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Séminaire Chimie ED459

The discovery of odanicatib, a cathepsin K inhibitor for the treatment of osteoporosis

Prof. Robert N. Young (Merck Frosst / Pharmaceutical Genomics and Drug Discovery, Chemistry Department, Simon Fraser University, Vancouver, Canada)

publié le , mis à jour le

Le Jeudi 03 Novembre 2011 à 13h45
UM2, salle de cours SC-16.01

Cathepsin-K (Cat-K) is an enzyme that cleaves bone matrix collagen that is released by osteoclasts as part of the bone resorption process. It was therefore proposed that an inhibitor of Cat-K would be an effective agent that would inhibit resorption and not affect the bone building action of osteoblast cells. A program was initiated in 1995 with Merck Frosst in collaboration with Axxis Pharmaceuticals (later Celera) and objectives were to find potent and very selective inhibitors as there is a large class of similar cathepsin enzymes and it was expected that inhibition of these other enzymes would lead to toxicity. Over a number of years many selective inhibitors were identified and optimized. Early inhibitors were basic molecules and were found to lose selectivity in cells as compared with in vitro enzyme assays. This was found to be due to a tendency of these molecules to concentrate in liposomes (liposomatropism). Some of the best compounds were found to have unacceptable side effects. Renewed efforts identified less basic inhibitors and from this optimization was identified odanicatib, a very potent inhibitor with excellent pharmacokinetics suitable for once a week dosing. Odanicatib has shown excellent efficacy in human clinical trials and is currently in phase 3 stage of development.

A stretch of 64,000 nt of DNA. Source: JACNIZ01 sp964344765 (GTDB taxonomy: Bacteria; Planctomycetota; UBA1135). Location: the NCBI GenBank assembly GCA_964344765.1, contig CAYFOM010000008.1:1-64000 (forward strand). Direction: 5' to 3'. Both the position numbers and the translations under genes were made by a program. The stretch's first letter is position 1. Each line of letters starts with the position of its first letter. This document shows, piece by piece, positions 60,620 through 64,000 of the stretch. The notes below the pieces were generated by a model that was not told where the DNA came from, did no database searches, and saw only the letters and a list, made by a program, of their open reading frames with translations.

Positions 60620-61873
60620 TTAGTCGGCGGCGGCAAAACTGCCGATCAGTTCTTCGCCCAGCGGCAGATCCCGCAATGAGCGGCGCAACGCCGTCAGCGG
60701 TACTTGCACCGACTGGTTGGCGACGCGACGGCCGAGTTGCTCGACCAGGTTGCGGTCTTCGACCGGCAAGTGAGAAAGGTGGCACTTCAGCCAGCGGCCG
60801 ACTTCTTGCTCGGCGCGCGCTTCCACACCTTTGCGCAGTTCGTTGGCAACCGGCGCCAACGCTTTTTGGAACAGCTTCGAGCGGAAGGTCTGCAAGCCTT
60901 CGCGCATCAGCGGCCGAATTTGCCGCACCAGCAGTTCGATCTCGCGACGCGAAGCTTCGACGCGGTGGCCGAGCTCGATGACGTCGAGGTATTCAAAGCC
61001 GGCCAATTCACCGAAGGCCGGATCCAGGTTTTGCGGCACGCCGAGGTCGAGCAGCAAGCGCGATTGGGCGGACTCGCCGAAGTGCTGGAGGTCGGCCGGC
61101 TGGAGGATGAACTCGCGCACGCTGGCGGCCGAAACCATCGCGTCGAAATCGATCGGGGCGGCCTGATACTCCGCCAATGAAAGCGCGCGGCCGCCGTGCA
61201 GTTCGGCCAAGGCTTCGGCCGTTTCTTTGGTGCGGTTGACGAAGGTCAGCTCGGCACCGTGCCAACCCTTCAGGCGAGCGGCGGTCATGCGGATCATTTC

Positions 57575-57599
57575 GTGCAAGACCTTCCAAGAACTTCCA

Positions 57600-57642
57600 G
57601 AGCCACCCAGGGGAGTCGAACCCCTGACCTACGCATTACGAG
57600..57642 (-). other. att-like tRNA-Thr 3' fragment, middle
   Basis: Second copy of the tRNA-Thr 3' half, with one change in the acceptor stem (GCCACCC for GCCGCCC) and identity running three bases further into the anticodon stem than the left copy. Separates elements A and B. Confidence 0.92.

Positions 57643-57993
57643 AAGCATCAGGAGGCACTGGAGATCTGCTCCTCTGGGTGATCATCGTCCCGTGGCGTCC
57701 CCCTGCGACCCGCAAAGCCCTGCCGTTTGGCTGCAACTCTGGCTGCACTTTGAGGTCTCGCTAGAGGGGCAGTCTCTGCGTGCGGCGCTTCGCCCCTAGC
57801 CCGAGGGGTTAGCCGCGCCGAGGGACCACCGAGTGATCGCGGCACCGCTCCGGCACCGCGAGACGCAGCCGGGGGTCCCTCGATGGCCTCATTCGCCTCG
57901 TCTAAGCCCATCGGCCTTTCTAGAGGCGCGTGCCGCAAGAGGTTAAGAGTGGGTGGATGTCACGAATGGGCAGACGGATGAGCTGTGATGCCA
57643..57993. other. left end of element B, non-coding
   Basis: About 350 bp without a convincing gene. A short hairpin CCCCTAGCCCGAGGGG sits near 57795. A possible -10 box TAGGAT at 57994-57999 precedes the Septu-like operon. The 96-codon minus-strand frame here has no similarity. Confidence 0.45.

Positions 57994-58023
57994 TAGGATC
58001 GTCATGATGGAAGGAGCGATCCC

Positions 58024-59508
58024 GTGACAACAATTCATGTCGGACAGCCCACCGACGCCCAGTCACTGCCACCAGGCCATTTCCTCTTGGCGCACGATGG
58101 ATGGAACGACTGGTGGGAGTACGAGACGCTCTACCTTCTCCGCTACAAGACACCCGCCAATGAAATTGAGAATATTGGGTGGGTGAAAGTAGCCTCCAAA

Contact local IBMM : Dr. Jean-François Hernandez


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